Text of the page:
Tuesday, June 19, 2012

What Republicans Think

Last week David Brooks wrote a column titled "What Republicans Think" in which he makes what, on the surface at least, seems a rather convincing case that the Republican party has not gone off the deep end and embraced reckless radicalism. No, argued Brooks, the Republicans are convinced that they're actually the ones seeing things clearly. The world's economic reality is changing, and they're sincerely trying to get the rest of us to wake up and smell the coffee before it's too late:
[M]any Republicans have now come to the conclusion that the welfare-state model is in its death throes. Yuval Levin expressed the sentiment perfectly in a definitive essay for The Weekly Standard called “Our Age of Anxiety”: 
“We have a sense that the economic order we knew in the second half of the 20th century may not be coming back at all — that we have entered a new era for which we have not been well prepared. ... We are, rather, on the cusp of the fiscal and institutional collapse of our welfare state, which threatens not only the future of government finances but also the future of American capitalism.” 
To Republican eyes, the first phase of that collapse is playing out right now in Greece, Spain and Italy — cosseted economies, unmanageable debt, rising unemployment, falling living standards.
To address this scary new scenario, as Brooks sees it, the Republicans, in contrast to Obama's plan to carefully re-balance the economy, feel something more drastic is imperative:
Republicans, meanwhile, envision comprehensive systemic change. The G.O.P. vision is of an entirely different magnitude: replace the tax code, replace the health care system and transform entitlements.
Brooks admits that how the Republicans (meaning via Romney as President) hope to do that remains "extremely vague," but that doesn't mean they're otherwise extreme. No, their goals are the same as Obama's goals, even if their plans are more vague:
The intention is the same, to create a model that will spark an efficiency explosion, laying the groundwork for an economic revival. .
Where they differ significantly, though, is on what they believe will ignite that spark. Obama's plan includes a slight increase in taxes on the wealthiest Americans (following more or less the balanced approach that saw 32 straight quarters of growth at an average of 3.8 percent under Clinton). Romney's plan takes the exact opposite approach. He favors additional tax cuts for the wealthiest Americans (following more or less the unbalanced approach that saw only an average 1.7 percent growth under Bush, as Brooks notes himself.). Romney favors that approach, however,  because he thinks, as Brooks put it:
[T]he current model shifts resources away from the innovative sectors of the economy and into the bloated state-supported ones, like health care and education.
And, remember, also because Romney and the Republicans think "we are...on the cusp of the fiscal and institutional collapse of our welfare state, which threatens not only the future of government finances but also the future of American capitalism."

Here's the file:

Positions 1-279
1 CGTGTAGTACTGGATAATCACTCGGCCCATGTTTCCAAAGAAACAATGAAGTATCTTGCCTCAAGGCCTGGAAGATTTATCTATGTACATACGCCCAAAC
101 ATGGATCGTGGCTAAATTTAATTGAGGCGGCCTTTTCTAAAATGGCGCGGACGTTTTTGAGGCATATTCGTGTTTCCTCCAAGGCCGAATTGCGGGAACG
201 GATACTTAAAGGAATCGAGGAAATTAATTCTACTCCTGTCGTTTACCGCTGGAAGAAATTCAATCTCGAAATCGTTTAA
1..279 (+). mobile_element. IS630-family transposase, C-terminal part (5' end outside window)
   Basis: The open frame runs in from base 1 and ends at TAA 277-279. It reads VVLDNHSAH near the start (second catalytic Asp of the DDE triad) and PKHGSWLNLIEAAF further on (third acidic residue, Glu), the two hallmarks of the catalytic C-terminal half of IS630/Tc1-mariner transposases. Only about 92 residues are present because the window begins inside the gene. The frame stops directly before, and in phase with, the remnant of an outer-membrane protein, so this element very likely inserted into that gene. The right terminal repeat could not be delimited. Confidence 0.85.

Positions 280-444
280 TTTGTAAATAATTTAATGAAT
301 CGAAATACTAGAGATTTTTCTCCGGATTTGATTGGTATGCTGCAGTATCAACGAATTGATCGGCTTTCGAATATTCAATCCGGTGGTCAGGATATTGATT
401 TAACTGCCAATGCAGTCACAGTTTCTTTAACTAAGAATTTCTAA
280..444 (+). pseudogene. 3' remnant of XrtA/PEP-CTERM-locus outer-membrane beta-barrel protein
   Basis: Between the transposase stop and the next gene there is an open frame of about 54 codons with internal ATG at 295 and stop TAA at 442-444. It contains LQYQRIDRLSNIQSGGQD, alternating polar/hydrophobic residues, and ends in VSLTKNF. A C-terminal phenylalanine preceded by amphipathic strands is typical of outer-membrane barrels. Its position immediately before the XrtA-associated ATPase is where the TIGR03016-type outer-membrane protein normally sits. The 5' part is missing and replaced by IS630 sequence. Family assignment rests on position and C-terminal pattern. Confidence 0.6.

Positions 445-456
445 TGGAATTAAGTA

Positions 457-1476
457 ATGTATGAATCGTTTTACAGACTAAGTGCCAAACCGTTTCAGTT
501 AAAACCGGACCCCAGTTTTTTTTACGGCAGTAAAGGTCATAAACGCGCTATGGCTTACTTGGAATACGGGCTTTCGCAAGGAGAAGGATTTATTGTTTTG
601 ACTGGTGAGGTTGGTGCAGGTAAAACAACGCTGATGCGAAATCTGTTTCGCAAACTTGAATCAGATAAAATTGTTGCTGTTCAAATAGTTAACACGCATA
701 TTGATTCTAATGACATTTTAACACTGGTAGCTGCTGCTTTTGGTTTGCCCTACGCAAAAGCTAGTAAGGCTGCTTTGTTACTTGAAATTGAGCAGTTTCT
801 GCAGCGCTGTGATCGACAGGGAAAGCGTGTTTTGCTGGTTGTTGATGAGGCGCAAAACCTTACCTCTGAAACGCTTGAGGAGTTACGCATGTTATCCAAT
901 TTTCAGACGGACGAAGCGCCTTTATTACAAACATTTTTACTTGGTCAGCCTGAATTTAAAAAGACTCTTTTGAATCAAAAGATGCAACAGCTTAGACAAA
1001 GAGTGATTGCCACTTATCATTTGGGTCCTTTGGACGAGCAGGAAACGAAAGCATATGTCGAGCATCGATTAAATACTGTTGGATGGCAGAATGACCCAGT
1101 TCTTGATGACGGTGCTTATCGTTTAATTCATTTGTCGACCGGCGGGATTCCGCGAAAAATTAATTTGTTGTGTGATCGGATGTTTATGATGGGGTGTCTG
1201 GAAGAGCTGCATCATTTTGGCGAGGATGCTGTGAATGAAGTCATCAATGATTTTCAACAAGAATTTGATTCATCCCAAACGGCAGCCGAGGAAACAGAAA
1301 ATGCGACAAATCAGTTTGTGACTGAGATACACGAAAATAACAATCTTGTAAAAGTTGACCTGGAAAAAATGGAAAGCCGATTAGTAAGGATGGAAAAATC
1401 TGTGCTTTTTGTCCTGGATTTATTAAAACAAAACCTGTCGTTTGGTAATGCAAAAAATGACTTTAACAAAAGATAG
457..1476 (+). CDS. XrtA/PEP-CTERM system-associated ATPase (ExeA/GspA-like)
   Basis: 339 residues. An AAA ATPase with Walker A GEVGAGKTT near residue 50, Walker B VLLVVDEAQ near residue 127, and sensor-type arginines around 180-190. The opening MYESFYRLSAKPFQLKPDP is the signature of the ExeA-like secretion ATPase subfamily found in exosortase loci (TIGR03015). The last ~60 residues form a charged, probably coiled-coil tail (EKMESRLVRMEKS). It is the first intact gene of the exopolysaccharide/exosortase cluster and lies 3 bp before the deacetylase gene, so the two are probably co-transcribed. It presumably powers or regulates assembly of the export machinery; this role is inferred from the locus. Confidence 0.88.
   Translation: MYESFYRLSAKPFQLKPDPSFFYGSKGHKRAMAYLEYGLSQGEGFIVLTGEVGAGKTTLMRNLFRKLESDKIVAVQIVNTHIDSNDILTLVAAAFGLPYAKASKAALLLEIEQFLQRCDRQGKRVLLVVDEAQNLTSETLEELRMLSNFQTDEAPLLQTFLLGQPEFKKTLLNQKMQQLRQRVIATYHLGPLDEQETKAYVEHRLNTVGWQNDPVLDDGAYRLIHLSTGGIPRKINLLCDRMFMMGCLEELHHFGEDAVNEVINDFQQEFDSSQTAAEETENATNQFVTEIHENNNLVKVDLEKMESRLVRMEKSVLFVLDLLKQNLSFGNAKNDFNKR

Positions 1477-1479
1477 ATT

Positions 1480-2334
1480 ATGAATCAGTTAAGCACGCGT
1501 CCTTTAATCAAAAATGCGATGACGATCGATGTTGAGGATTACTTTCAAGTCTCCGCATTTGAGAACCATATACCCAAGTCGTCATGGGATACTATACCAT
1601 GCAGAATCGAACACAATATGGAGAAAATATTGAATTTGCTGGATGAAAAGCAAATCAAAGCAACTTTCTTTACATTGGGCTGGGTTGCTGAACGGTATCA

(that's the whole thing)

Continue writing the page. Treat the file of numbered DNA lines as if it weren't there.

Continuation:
The original Bush tax cuts were implemented under the belief that ensuring the top 1% became even more wealthy would benefit the entire nation. In other words, money was shifted toward the top percent so that they would invest it, the economy would rebound, and we'd all benefit from the "innovative sector" doing its thing. 
At least that was Bush's second rationale for the tax cuts. He only embraced that rationale as the economic situation on the ground shifted, you may recall:
Changing Rationale, But the Plan Remains the Same
Even as Bush remains firmly committed to the tax cut, his rationale for enacting it has changed. During the campaign, when economic projections were rosier, Bush said a reduction in the basic income tax rates would be a way of giving citizens money that was rightfully theirs.
“The surplus is the people’s money,” Bush said frequently during his stump speeches.

But after Election Day — and even before the outcome of the presidential race was fully resolved — Bush and his running mate, Dick Cheney, had begun saying that a tax cut would be necessary to stoke an economy showing signs of cooling, a position they continue to play up.

“I think it’s really important for members of the Congress to understand that the tax relief plan I put forward is an integral part of economic recovery,” Bush said Wednesday.
In other words, the reality was that Bush wanted the tax cuts because he wanted the tax cuts. His rationales were fungible. 
But here's the thing. Bush pushed his tax cuts through, shifting more money up into the top 1%, so that (according to his second rationale) the now-even-more-wealthy would invest in ways that would help all of us by sparking an economic recovery. The deal wasn't that they'd simply keep the money (as they're doing now) when that plan didn't quite work out.  That money was supposed to "trickle" down through a system that the Republicans now--now that a sliver of the top has more of the nation's wealth than ever before--claim is irrevocably broken and they want to scrap. 
On top of that, now the Republicans want even more tax cuts for the wealthy and are offering us as rationale that those currently hording all the cash they amassed via the Bush tax cuts will begin to invest the additional cash they amass via the Romney tax cuts. Clearly, What Republicans Think is that the average American voter can be fooled twice.
Only this time, if Romney gets his way, the system will be different. They'll reform entitlements to ensure government can't help the poor and needy. 
But that's OK, because this time the top 1% won't horde all the additional money via new tax cuts. This time, the money really, really will trickle down through the free market to the poor and needy.
Sure it will.


Anonymous Anonymous said...